The elements of a policy on blogging should include:
(1) A clear statement of what is prohibited, such as:
- disclosure of confidential or proprietary information
- use of the employer’s intellectual property (e.g., trademarks)
- infringement on the intellectual property rights of others
- statements adversely affecting the employer’s interests or reputation
- criticism of customers or other important business partners
- statements supporting competitors
- defamatory, harassing or disparaging content
- content that violates the law, such as obscenity
- content that would constitute a violation of any other policies, rules,
standards of content, or requirements applied by the employer to its
(2) A clear statement of what is permitted or required, such as disclaimers of
affiliation or endorsement by the company, if it is mentioned or otherwise
(3) Descriptions, with examples as necessary, of inappropriate content.
The policy can and should express the employer’s preference about blogging, if any. Some firms
in the technology field, or that are particularly savvy in the internet area, may want to encourage
employee blogging, as, for example, Sun Microsystems has done in its policy.62 If that
preference is expressed, the employer should understand that it will expose itself to arguments
IBM recently promulgated a policy specifically addressing employee conduct in virtual
worlds, known as the Virtual World Guidelines. Essentially, IBM instructs its employees to follow its
policies, particularly its Business Conduct Guidelines, when engaged in virtual world interactions. The
guidelines can be found at http://domino.research.ibm.com/comm/research-projects.nsf/pages/
DC:1558813v1 - 20 -
along the line of the promissory estoppel claim asserted in Wiegand, should it try to turn a sharp
corner to curtail blogs that may not clearly violate its policy. Whether such arguments prevail is
an entirely different matter; the risk simply increases when the employer appears to encourage
behavior that it later decides to end or curtail.
Any policy will face difficulty in curtailing anonymous blogging and anonymous
contributions to the blogs of others. Piercing the veil of anonymity can present a high hurdle to
clear. Courts have taken the view that anonymous speech on the internet constitutes a
continuation of the American traditions that lie at the heart of the First Amendment.63 While
tortious speech does not itself merit protection, courts will not force disclosure of the identity of
an anonymous critic without being convinced that a meritorious claim drives the attempt to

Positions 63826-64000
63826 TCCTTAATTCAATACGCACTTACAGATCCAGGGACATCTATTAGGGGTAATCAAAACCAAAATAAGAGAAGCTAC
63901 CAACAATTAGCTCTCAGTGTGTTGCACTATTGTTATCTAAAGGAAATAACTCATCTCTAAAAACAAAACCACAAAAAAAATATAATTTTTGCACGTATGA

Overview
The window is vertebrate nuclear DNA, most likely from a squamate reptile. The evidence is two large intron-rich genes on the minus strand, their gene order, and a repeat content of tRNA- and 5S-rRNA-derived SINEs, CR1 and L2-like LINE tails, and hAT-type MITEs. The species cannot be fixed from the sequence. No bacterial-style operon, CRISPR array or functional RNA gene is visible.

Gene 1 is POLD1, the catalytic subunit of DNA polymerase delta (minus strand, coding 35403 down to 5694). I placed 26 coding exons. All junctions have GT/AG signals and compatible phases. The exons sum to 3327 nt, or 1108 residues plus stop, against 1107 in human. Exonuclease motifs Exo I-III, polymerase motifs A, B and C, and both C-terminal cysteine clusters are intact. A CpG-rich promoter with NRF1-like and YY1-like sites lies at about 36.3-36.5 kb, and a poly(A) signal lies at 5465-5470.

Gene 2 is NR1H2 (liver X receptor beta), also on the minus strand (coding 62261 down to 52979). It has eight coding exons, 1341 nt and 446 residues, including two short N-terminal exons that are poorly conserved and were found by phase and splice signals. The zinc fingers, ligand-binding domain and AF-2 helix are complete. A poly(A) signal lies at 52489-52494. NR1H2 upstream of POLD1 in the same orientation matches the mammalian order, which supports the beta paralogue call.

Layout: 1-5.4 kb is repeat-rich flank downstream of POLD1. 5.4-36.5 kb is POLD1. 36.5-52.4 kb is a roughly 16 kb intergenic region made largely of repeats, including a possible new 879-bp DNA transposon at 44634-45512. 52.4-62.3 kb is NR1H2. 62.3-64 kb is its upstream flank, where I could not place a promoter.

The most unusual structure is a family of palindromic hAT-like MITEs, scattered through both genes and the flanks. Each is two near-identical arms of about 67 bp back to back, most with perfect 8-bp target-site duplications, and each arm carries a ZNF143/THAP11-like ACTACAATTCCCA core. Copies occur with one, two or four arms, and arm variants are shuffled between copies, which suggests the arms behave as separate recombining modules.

unmask the critic. A consensus seems to be forming that requires proof akin to a showing that
the moving party would be able to obtain summary judgment on its claims (insofar as proof is
within its ability to obtain at the outset of a litigation) in order to obtain an order compelling
disclosure of the identity of an anonymous internet speaker.64 Additionally, if the information
sought is not the identity of an anonymous blogger but rather the identity of an unnamed source
who provided information to a blogger or internet publication, state laws governing the privilege
of journalists to protect sources may come into play.65
See, e.g., Sony Music Ent., Inc. v. Does, 326 F. Supp. 2d 556, 562-63 (S.D.N.Y. 2004);
Doe v. Cahill, 884 A.2d 451, 455-56 (Del. 2005); Greenbaum v. Google, Inc., 18 Misc.3d 185, 845
N.Y.S.2d 695, 698 (Sup. Ct. N.Y. Cty. 2007).
McMann v. Doe, 460 F. Supp. 2d 259, 266-67 (D. Mass. 2006); Best Western Intl‟, Inc. v.
Doe, 2006 WL 2091695, at **4-5 (D. Ariz. July 25, 2006); Sony Music, 326 F. Supp. 2d at 564-66;
Cahill, 884 A.2d at 462-63; Dendrite Int‟l., Inc. v. Doe, 775 A.2d 756, 760 (N.J. App. Div. 2001).
See, e.g., O‟Grady v. Superior Court, 139 Cal. App. 4th 1423, 1456-79 44 cal. Rptr. 3d
72, 96-115 (2006).
DC:1558813v1 - 21 -
An employer’s reaction to employee blogging, it should be remembered, demands
business judgment, not merely as a legal basis to act. Too strong of a response may generate
unwanted and bad publicity. An aggressive pursuit of an anonymous blogger, or a blogger’s
anonymous sources, likewise may sully a company’s reputation.66
Employers have many legitimate interests that are implicated by employee off-
duty blogging and internet use. Legal restrictions at the present do not pose significant barriers
to protection of those interests, although advocates of “lifestyle discrimination” protections lobby
to improve employee statutory protections. Employers best serve their interests by developing
and enforcing clear policies to apprise employees of the “dos and don’ts” of blogging, and by
exercising sound judgment in enforcing those policies when problems arise.
Apple, for example, got characterized as a bully for its dogged pursuit of leaked secrets.
In one recent case, it abandoned its pursuit of information about the misappropriation of trade secrets
from one website in exchange for the operator’s agreement to shut down. See Blogger and Apple settle
lawsuit, L.A. Times, Dec. 21, 2007.